Yes, it’s that time of the year again. It’s time to start getting seed potatoes ready for growing. The first stage in that process is what we call ‘chitting’ potatoes.

What is chitting?

Chitting simply means encouraging the seed potatoes to start growing before they’re ready to plant outside and the good news is that it’s really easy to do. All you need, apart from your seed potatoes, are some shallow trays or old egg boxes.

Look carefully at each potato to find the end of the potato where most of the ‘eyes’ are crowded together. This is the top of the potato and those ‘eyes’ are the potato’s dormant buds.

Then, stand the potatoes upwards in the trays or egg boxes with the ‘eyes’ uppermost in the air and place them in a light, frost-free, well-ventilated place. Don’t forget to label each tray or box with the name of the variety. This is especially important if you’re growing a mix of first and second earlies and main crop varieties.

Leave the potatoes ‘chitting’ for about 6 weeks before planting each group of potatoes outside.


What happens next?

You should see the potatoes start to sprout after a couple of weeks and they’ll be ready to plant out when the shoots have reached about 3cm in length. Ideally leave just three or four of the strongest looking sprouts on each potato, remove the others by rubbing them off the tuber.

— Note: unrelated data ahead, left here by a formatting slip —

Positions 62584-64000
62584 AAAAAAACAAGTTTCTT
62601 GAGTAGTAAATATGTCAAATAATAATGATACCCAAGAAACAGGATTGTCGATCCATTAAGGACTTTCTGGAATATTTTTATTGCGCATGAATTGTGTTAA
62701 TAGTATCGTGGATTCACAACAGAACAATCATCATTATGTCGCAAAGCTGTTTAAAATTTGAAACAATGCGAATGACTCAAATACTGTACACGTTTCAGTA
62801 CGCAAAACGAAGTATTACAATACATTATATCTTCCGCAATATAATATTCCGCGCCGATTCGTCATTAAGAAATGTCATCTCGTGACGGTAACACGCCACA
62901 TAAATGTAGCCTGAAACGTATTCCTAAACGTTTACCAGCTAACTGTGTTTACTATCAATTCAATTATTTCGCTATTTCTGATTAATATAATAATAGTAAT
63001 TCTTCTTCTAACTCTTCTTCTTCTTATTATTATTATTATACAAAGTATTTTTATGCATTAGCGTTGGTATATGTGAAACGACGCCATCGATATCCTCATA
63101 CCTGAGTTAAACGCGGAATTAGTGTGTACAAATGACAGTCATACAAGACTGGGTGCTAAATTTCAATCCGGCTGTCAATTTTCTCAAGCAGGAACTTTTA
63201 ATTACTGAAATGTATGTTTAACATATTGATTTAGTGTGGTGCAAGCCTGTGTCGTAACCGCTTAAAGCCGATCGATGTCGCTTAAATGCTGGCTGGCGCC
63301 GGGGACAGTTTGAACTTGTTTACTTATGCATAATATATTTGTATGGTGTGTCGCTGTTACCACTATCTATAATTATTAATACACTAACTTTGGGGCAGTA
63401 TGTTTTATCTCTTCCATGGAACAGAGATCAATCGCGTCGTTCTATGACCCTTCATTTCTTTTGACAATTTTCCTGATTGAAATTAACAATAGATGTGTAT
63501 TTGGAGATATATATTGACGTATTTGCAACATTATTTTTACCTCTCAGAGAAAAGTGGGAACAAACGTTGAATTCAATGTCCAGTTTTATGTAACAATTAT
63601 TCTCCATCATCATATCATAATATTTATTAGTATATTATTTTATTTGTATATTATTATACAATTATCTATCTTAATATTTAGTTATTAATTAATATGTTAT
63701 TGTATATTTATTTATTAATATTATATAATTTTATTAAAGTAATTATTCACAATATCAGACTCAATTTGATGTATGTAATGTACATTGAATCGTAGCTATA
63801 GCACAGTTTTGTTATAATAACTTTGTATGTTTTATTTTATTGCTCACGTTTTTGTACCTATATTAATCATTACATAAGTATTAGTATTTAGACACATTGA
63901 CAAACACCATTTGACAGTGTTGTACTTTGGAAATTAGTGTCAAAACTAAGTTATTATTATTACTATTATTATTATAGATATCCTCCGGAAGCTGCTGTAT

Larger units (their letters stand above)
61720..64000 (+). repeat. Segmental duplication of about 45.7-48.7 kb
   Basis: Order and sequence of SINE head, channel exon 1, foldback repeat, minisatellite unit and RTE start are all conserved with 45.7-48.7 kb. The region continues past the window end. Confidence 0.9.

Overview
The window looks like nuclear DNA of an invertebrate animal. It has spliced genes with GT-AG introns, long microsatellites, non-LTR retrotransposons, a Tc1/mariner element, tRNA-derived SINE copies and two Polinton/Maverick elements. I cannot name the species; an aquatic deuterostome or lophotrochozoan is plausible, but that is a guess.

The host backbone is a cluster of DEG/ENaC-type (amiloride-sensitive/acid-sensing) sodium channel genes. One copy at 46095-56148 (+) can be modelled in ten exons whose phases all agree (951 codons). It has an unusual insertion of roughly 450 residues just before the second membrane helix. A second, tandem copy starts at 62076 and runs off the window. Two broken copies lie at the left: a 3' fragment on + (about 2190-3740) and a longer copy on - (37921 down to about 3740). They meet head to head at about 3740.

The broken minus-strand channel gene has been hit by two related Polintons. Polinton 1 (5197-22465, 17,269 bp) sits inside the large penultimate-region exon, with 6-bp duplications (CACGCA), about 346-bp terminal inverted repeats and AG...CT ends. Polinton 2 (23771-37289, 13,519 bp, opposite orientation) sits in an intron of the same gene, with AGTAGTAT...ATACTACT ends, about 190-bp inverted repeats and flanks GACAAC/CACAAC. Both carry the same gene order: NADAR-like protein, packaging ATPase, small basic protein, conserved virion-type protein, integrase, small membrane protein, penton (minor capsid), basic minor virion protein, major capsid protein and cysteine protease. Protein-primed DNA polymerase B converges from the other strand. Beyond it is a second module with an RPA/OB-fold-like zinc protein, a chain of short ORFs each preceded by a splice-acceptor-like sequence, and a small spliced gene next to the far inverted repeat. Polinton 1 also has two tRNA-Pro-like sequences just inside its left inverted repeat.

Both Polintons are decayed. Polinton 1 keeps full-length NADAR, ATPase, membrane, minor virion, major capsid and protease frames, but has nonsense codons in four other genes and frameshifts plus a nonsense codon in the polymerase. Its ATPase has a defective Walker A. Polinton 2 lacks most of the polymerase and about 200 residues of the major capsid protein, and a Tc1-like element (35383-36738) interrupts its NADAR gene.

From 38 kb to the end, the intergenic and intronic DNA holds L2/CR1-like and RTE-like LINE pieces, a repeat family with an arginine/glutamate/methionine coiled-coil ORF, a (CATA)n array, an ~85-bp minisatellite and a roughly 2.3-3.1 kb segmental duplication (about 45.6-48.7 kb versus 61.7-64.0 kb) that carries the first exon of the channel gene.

Be careful not to keep the tubers too warm or too dark as this will result in long spindly shoots which are not good for encouraging large numbers of potatoes to grow.

Also, be careful not to plant them outside too early as those tender shoots can freeze and be damaged. The potato will produce more shoots, but it will have set back the plant growth and production of the crop by several weeks.

When preparing the outside area where the potatoes will ultimately be grown make sure that you plant them in rows running north to south. This way the plants will get the maximum amount now sunlight as they grow but will not shade other crops.


Start chitting from late January or February to get potatoes ready to plant. It’s an easy job for the month and will help give your potatoes a head-start this growing season.

Find out more about growing veg at home:

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Growing vegetables at home part 1
Growing veg at home
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